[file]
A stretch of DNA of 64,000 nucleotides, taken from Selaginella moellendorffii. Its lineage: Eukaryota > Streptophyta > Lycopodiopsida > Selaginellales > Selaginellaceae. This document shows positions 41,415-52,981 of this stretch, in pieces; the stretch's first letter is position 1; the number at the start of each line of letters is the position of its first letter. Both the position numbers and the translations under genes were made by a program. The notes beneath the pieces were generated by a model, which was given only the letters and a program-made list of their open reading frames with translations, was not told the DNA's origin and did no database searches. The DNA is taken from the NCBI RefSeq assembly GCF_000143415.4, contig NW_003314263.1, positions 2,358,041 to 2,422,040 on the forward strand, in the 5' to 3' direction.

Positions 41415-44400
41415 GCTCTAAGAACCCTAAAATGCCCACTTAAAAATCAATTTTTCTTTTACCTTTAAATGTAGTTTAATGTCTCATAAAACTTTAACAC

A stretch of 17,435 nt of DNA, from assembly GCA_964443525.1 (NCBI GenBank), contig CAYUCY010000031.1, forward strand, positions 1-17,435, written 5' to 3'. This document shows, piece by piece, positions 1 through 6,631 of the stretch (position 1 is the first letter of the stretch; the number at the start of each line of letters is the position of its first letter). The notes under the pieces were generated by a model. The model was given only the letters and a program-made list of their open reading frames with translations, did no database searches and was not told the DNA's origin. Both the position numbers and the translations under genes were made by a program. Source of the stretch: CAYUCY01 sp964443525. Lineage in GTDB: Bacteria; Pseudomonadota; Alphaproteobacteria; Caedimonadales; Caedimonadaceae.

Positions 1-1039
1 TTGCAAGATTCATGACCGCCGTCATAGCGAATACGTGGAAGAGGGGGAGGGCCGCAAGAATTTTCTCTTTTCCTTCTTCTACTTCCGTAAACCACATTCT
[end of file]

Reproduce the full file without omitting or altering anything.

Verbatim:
A stretch of DNA of 64,000 nucleotides, taken from Selaginella moellendorffii. Its lineage: Eukaryota > Streptophyta > Lycopodiopsida > Selaginellales > Selaginellaceae. This document shows positions 41,415-52,981 of this stretch, in pieces; the stretch's first letter is position 1; the number at the start of each line of letters is the position of its first letter. Both the position numbers and the translations under genes were made by a program. The notes beneath the pieces were generated by a model, which was given only the letters and a program-made list of their open reading frames with translations, was not told the DNA's origin and did no database searches. The DNA is taken from the NCBI RefSeq assembly GCF_000143415.4, contig NW_003314263.1, positions 2,358,041 to 2,422,040 on the forward strand, in the 5' to 3' direction.

Positions 41415-44400
41415 GCTCTAAGAACCCTAAAATGCCCACTTAAAAATCAATTTTTCTTTTACCTTTAAATGTAGTTTAATGTCTCATAAAACTTTAACAC

A stretch of 17,435 nt of DNA, from assembly GCA_964443525.1 (NCBI GenBank), contig CAYUCY010000031.1, forward strand, positions 1-17,435, written 5' to 3'. This document shows, piece by piece, positions 1 through 6,631 of the stretch (position 1 is the first letter of the stretch; the number at the start of each line of letters is the position of its first letter). The notes under the pieces were generated by a model. The model was given only the letters and a program-made list of their open reading frames with translations, did no database searches and was not told the DNA's origin. Both the position numbers and the translations under genes were made by a program. Source of the stretch: CAYUCY01 sp964443525. Lineage in GTDB: Bacteria; Pseudomonadota; Alphaproteobacteria; Caedimonadales; Caedimonadaceae.

Positions 1-1039
1 TTGCAAGATTCATGACCGCCGTCATAGCGAATACGTGGAAGAGGGGGAGGGCCGCAAGAATTTTCTCTTTTCCTTCTTCTACTTCCGTAAACCACATTCT